Monday, May 22, 2017

Who cares

(the truck had already gone to the hard shoulder)

Spring 1915, at the front of the First World War near Nancy, France
“At midnight someone is knocking at the door ... It’s a soldier from the colonial troops who comes back from the trenches, wounded at his hand. He cannot find the aid station. Clavel asks the card players. They give only a vague indication. They don’t want to be disturbed. In the black night Clavel goes to look for it, together with the colonial soldier, walking in the rain and through the mud. ...
‘I am bleeding ..., I am bleeding’ the colonial soldier says.
At last after half an hour they find the aid post.
When Clavel comes back, the players don’t ask anything. They even don’t look up.”
From Léon Werth, Clavel Soldat (first edition 1919).

Spring 2017, on the motorway near Nancy, France
The truck moves to the left, comes on our lane and touches our car. Then suddenly another car appears in front of the truck and jumps on our lane. It’s impossible to avoid it. A crash. Our car comes to a standstill.
My wife and I remain sitting in our car for a few minutes. We see the driver of the other car getting out. We see the truck driver walking on the road. We ask each other whether we are all right. Happily we are. We sit there yet for a few moments. Then we get out, too. Nobody comes to help us and ask whether we are okay, although it is very busy on the highway. The drivers behind us must have turned their car and fled away. Who cares about an accident?
When the police arrives – a policeman and a policewoman – they immediately start to control the traffic and to move our car and the other cars to the hard shoulder. They don’t get the idea to ask whether we are okay and maybe need medical help. The first few minutes they even don’t talk to us...

A few years ago, on the motorway near my town, the Netherlands
Our car goes into a skid, overturns and lands on its wheels. Dizzy and in shock we are sitting there. We ask each other whether we are all right. Happily we are. A man runs to our car and asks whether we are okay. Two policeman – a policeman and a policewoman – who happen to pass by stop. While the one starts to control the traffic, the other one comes to us and asks several times whether she has to call an ambulance for us and warns us to see a doctor when we get pain in the back of the neck. Then she explains the further procedure to us.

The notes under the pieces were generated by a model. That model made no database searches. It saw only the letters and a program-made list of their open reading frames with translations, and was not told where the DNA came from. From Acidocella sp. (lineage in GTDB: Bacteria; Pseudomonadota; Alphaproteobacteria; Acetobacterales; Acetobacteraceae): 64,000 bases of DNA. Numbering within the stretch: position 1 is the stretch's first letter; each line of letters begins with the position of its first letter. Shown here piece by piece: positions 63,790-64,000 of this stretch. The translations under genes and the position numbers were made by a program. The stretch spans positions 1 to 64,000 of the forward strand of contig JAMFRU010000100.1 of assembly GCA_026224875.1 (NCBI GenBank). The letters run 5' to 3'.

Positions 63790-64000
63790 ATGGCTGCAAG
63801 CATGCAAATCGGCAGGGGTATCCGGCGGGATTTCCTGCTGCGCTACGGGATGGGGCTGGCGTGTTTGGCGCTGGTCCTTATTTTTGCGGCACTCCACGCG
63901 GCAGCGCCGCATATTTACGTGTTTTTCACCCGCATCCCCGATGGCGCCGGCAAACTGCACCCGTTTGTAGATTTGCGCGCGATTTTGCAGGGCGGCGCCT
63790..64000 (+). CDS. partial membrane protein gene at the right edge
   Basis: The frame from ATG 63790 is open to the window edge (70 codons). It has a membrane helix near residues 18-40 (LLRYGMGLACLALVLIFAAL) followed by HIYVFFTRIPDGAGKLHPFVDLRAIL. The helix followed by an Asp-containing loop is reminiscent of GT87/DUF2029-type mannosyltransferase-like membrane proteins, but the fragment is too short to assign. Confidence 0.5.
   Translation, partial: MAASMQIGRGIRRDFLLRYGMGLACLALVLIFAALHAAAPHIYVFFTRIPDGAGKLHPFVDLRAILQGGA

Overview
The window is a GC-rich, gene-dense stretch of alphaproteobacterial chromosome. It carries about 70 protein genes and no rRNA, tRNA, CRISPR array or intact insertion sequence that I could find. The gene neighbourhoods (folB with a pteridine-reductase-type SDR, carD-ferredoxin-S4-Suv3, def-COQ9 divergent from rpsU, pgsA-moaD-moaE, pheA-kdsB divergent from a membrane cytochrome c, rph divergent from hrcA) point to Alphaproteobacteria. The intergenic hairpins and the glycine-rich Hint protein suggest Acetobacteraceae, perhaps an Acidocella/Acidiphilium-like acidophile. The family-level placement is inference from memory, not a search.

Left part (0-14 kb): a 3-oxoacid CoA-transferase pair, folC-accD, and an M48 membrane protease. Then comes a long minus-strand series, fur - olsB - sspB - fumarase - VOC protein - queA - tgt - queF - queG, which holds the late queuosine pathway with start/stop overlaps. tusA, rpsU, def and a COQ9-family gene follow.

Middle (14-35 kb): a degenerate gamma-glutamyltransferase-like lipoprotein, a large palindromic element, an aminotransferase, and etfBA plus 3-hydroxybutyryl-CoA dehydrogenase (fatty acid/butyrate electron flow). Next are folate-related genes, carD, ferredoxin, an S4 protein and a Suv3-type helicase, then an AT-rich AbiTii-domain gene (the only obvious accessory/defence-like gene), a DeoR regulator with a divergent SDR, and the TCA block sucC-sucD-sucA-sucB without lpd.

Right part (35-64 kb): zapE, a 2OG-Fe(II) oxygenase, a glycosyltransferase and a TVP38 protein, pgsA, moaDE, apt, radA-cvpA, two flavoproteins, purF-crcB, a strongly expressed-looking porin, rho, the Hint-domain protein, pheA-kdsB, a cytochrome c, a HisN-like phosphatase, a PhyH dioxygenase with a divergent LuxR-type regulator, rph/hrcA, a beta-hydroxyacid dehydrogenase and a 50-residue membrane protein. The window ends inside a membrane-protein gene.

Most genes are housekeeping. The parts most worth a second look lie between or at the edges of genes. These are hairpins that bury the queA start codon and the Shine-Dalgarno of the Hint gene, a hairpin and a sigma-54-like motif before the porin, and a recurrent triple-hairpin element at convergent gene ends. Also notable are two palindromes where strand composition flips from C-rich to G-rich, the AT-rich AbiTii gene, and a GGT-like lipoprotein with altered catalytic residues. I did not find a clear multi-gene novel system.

Often we cannot help what happens to us but what we can help is how we get along with it. How one does is a matter of individual differences and a matter of education. It’s up to the reader to pass his or her judgment on the cases described above.


Jens Oliver Meiert said...

This can be felt here in Germany, too, not only when observing a particularly troubling problem around rubbernecking and actually hindering rescuers to get to accidents. At the moment I lump this all together under the most unfortunate and actively harmful world views that seem so common (we need philosophy more than ever), where the individual is the most important and must stand out and compete at all cost, but these first nuggets alone hint at the complexity of the issue.

My feeling, then, is that it’s more important than ever to lead by example—even when that becomes harder and harder. (And I feel once more reminded of the “dilemma of the kind person” [1] that I know is really an ancient one.)


Fasulye said...

Hi Henk,

I am shocked about the carelessness and neglection of the surrounding people, when you and your wife had the car accident. The police should have asked you whether you need medical help at first. The need for medical help is not always directly visible because you can have a shock caused by such an accident.

Kind regards,


HbdW said...

Hello Fasulye,
You are right. Happily in many other countries they DO take care of you.
Best wishes,

HbdW said...

Hello Jens Oiver,
Thank you for your comment. It's sad that people often hardly care about other people. Happily, I have also other experiences and I know also of other people who have positive experiences.
It happens here, too, sometimes that rescuers are hindered. I think that's it's related to the problem that he messenger is punished for the message. Happily, I know also of many positive experiences from people who are cared for. But that my wife and I weren't helped is for me the worst part of this accident, for in the end nobody was hurt. By giving attention to such problems now and then in my blogs I hope that contribute a little bit to make a change in this. And although I am not a good helper, I always try to do what I can in practice.
Thanks again for your comment.